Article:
Many people approached the big budget film remake of Beauty and the Beast earlier this year with a wary eye, wondering why it was even necessary to redo a classic. Some people, too, may question why Atlanta Lyric Theatre is staging such a frequently produced musical as this, one that it staged less than a decade ago, as part of the 2008–09 theater season.
It’s a legitimate question, but it’s safe to say that the company’s production of Disney’s Beauty and the Beast, running through June 25 at the Jennie T. Anderson Theatre, has much to recommend.
The “beauty” in question here is the independent Belle (Lauren Hill), who loves books and dreams of faraway places. In her little village, she refuses to give much attention to the romantic gestures of Gaston (Larry Cox), who the other townswomen practically swoon over. When Belle’s father Maurice (George Deavours) goes missing, she later finds him in the castle of the Beast (Logan Denninghoff), a young prince who has been turned into a hideous figure after he turned away a beggar woman because of her appearance. Unless he finds someone who will love him for his inner self, he will die soon, as will the other inhabitants of the castle, who have been turned into household objects such as a teacup and a vanity.
The 1991 animated film — based on the classic French fairy tale by Jeanne-Marie Leprince de Beaumont — became a Broadway musical three years later, with a book by Linda Woolverton. The Oscar-winning score, featuring music by Alan Menken and lyrics by Howard Ashman and Tim Rice, remains intact, with such beloved numbers as “Belle,” “Be Our Guest,” “Something There” and the titular track. Song-wise, what has been added for the stage version feels like filler, however. Not many of the new numbers make that much of an impression, save for a few solos.
Robert Adams makes his Lyric debut as a director with this production, and he runs into a few problems. Some performances are too broad. Cox can certainly belt out a number, but his Gaston is buffoonish. True, the character is meant to be over the top, but he makes him one dimensional. Gaston’s sidekick LeFou, Brian Jordan — part of the strong ensemble of Out Front Theatre Company’s recent The Most Fabulous Story Ever Told — has also been directed to overdo it at times, but on the plus side, Jordan and Cox headline a splashy take of the number “Gaston” that is one of the show’s highlights.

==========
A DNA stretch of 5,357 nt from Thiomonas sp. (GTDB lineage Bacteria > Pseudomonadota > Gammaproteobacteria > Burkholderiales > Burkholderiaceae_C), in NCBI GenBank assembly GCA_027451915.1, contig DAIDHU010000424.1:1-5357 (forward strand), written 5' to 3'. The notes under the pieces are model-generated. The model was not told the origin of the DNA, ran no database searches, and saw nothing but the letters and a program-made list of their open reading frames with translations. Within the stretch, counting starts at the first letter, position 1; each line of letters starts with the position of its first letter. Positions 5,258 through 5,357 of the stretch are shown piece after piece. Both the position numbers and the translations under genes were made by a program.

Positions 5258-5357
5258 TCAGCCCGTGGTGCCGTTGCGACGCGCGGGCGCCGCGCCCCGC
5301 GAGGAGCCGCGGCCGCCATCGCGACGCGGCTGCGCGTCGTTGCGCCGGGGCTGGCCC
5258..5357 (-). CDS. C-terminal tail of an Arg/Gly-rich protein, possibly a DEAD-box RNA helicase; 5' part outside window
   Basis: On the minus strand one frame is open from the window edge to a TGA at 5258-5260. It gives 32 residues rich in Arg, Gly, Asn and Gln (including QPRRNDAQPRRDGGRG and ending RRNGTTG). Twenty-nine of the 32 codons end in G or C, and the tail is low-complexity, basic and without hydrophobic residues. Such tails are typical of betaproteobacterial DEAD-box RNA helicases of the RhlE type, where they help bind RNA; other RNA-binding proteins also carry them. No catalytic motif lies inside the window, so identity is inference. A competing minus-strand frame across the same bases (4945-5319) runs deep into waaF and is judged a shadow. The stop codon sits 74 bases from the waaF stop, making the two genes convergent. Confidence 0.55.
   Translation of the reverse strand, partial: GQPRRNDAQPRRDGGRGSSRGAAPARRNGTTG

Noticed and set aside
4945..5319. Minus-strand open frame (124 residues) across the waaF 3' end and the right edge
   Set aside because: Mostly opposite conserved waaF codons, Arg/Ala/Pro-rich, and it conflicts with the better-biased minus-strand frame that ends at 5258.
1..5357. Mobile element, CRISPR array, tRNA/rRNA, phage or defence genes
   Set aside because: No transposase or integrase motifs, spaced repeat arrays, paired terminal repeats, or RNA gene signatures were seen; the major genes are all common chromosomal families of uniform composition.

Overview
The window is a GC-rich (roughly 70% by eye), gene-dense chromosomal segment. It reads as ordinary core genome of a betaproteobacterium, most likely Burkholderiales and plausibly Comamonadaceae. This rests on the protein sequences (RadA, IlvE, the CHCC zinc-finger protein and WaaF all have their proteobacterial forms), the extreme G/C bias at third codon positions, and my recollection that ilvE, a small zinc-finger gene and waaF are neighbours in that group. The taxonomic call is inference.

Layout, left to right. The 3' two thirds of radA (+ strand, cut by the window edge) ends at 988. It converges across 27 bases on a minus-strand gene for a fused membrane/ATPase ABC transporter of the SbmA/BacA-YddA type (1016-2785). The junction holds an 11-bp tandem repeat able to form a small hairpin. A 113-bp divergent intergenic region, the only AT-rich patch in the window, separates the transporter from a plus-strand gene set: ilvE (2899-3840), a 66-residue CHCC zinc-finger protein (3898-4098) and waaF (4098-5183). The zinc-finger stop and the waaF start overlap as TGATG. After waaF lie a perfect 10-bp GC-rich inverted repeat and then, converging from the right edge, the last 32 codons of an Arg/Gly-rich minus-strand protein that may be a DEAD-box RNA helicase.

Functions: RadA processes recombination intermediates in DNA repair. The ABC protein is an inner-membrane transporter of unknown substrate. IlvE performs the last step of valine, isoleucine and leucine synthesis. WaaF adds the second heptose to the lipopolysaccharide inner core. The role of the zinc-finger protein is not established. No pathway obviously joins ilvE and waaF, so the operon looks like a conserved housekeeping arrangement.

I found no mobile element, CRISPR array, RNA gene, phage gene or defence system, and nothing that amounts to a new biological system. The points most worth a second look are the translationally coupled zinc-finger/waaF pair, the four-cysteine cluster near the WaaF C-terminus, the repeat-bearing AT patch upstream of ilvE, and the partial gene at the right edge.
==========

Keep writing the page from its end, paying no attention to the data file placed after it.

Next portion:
Although the production moves efficiently, it can feel cramped on the Lyric stage, especially in the climactic battle scene, and it’s also disappointing that the music is prerecorded versus having a live band. Also, the wolves that attack Maurice rear up and launch into some odd balletic movement that is more silly than scary.
Overall, though, this works. The two leads are suited to the material. Hill brings a wide-eyed, back-boned approach to the role. She’s no stranger to the part herself, having performed it at Gainesville Theatre Alliance, and her finest moment is an expressive version of “A Change in Me.”
Denninghoff’s Beast is more a goofball than an imposing figure, but he is fine vocally. His costuming isn’t altogether convincing, but he is credible and has a terrific solo in “If I Can’t Love Her.”
The most satisfying aspect of the production turns out to be the supporting cast. Robert Wayne is an enjoyable Cogsworth (reprising his role from the earlier version), and the estimable Marcie Millard lends her customary good cheer to the role of Mrs. Potts. She also delivers a memorable version of “Beauty and the Beast.”
Best of all is Jeff McKerley as candelabra Lumiere, also reprising his (Suzi-nominated) role from the earlier production. He is in fine form. The actor has been enjoying a banner the last few years — he nearly stole Actor’s Express’s recent The Legend of Georgia McBride, and his work as Frau Blucher in the Lyric’s Young Frankenstein was one of the most unheralded performances in recent memory. His comic timing is sublime, and his version of “Be Our Guest” is sleek and enjoyable, with acrobatic moves and action swirling by, inventively choreographed by Cindy Mora Reiser. The number threatens to go overboard but luckily doesn’t.
The Lyric is the only professional Atlanta company devoted entirely to musical theater. Former artistic director Brandt Blocker left six months ago, and in his place is company member Mary Nye Bennett. It’s nice to see that he has left the company in capable hands. Like the new movie version, this — on paper — may seem extraneous, especially considering the shows that the Lyric hasn’t produced over the years, yet even those who walk in a little cynically will find much to entertain them.